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Volume 63 / Social Sciences

INTERNATIONAL RELATIONS: MEXICO AND CENTRAL AMERICA


ANDREW D. SELEE, Director Mexico Institute, Woodrow Wilson International Center for Scholars, Washington, DC

BORDERS JOIN AND SEPARATE NATIONS, unite their cultures, and mark their uniqueness. As a result, there are few better places to observe the changing nature of the relationship between Latin America and the US than at the US-Mexico border. Several leading studies of this border have emerged during this review period, including a comprehensive history of the border region around northeastern Mexico that spans from the precolonial period to the present day (item #bi2006001805#). Several studies look at specific border-related issues: the impact of the smart-border accords (item #bi2004001603#), the challenges of shared water resources (item #bi2006001813#), and the emerging efforts at coordination in security policy among local law enforcement agencies (item #bi2006001808#). Another study traces demographic trends in the region over the last 50 years (item #bi2006002005#). Finally, one particularly innovative book is focused on narcocorridos (item #bi2007005003#), the ballads that chronicle life outside the law. The work captures well the nexus between culture, politics, and economics in drug trafficking at the border.

As Mexico has gravitated economically and strategically into North America, the Guatemala-Mexico border has also become increasingly important as a border between Latin America and North America. Two leading works on the dividing line between Central America and Mexico exemplify and reinforce this point by documenting how geopolitical changes often have surprising impacts on local life in the border region (items #bi2005002235# and #bi2006001843#).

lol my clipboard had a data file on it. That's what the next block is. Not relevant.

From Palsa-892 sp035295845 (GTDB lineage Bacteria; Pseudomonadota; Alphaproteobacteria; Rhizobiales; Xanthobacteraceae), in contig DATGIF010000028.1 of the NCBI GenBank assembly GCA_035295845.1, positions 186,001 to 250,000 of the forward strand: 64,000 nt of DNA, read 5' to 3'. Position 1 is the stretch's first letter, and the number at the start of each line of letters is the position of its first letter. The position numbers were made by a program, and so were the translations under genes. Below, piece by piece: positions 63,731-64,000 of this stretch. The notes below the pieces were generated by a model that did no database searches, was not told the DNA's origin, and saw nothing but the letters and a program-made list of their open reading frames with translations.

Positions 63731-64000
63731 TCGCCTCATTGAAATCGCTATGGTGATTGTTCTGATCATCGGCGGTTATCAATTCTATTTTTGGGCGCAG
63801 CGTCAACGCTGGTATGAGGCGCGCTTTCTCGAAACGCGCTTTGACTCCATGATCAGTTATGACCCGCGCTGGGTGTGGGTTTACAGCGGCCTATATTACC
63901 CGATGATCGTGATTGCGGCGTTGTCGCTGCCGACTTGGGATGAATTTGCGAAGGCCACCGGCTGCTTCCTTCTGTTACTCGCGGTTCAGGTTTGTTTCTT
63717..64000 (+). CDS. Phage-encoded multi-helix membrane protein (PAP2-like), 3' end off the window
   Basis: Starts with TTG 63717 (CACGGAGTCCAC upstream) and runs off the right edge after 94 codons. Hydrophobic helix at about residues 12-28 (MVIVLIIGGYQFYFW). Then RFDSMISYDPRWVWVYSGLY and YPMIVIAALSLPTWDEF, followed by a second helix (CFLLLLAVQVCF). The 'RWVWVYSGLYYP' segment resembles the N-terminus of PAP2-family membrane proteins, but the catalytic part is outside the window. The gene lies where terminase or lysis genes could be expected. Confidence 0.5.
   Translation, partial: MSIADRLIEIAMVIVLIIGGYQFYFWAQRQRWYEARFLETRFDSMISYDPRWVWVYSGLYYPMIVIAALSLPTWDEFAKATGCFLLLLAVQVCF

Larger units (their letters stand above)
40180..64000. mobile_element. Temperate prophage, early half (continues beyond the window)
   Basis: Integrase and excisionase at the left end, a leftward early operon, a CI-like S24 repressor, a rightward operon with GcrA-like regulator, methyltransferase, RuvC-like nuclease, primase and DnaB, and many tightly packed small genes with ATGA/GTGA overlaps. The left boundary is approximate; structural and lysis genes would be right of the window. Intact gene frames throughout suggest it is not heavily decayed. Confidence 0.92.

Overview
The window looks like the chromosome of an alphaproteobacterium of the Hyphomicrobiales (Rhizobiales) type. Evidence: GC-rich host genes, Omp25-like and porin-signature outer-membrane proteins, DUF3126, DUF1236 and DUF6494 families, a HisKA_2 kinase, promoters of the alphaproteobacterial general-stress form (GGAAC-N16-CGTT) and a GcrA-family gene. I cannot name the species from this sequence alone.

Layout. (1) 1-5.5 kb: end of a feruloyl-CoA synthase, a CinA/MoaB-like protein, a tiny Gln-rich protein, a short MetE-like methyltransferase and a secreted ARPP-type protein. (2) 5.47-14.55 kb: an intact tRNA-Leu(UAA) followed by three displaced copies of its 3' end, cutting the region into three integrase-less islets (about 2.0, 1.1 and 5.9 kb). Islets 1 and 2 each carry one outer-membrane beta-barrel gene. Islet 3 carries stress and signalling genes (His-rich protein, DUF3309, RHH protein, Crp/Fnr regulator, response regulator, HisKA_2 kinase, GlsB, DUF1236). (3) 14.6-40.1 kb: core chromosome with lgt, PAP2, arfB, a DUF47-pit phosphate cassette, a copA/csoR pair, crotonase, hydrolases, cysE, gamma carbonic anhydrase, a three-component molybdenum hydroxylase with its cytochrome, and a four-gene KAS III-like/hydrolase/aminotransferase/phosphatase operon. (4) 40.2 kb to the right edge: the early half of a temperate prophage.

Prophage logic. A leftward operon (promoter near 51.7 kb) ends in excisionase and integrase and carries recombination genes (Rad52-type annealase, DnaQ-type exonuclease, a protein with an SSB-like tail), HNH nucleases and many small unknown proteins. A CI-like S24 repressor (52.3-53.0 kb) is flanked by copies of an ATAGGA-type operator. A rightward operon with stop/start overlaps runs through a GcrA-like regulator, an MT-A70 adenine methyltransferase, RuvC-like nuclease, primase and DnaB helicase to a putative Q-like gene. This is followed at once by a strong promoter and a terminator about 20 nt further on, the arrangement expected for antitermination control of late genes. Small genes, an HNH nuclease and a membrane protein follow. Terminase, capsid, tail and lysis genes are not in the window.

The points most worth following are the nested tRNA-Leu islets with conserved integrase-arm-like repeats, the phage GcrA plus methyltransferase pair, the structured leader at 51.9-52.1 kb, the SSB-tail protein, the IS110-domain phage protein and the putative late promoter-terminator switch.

Migration both creates interdependence among countries in the hemisphere and marks the differences and discontinuities. One landmark historical study of Central American refugees during the 1980s and 1990s analyzes how the Mexican, US, and Canadian governments responded differently to this influx, how the three governments influenced each other, and how nongovernmental networks influenced all three (item #bi2006002161#). Two major studies both in Spanish also address US-Mexican migration broadly (items #bi2006001829# and #bi2006001815#). In addition, the subject of transnationalism has risen in importance as scholars attempt to determine the degree to which migrants shape political and social life in their communities of origin as well as in their place of residence. Discussing this topic are two important works on Mexican migrants in New York (items #bi2007001764# and #bi2005002178#), an innovative study of indigenous migrants (item #bi2007001763#), a strong collection on remittances (item #bi2007001762#), and a study looking at "civic binationalism" among Mexican migrants (item #bi2007001754#).

There is a growing body of literature on the foreign policy of Mexico and, to a much lesser extent, Central American countries. Several volumes do particular credit to the complexity of Mexico's foreign policy and its multiple relationships not only with the US and Canada, but also with Latin America, the Caribbean, Europe, and Asia (and to a much lesser degree, Africa). These include two comprehensive annual studies (items #bi2006001844# and #bi2006001847#) and two other collections (items #bi2006001848# and #bi2003003620#) that address Mexican foreign policy in a broad yet nuanced way.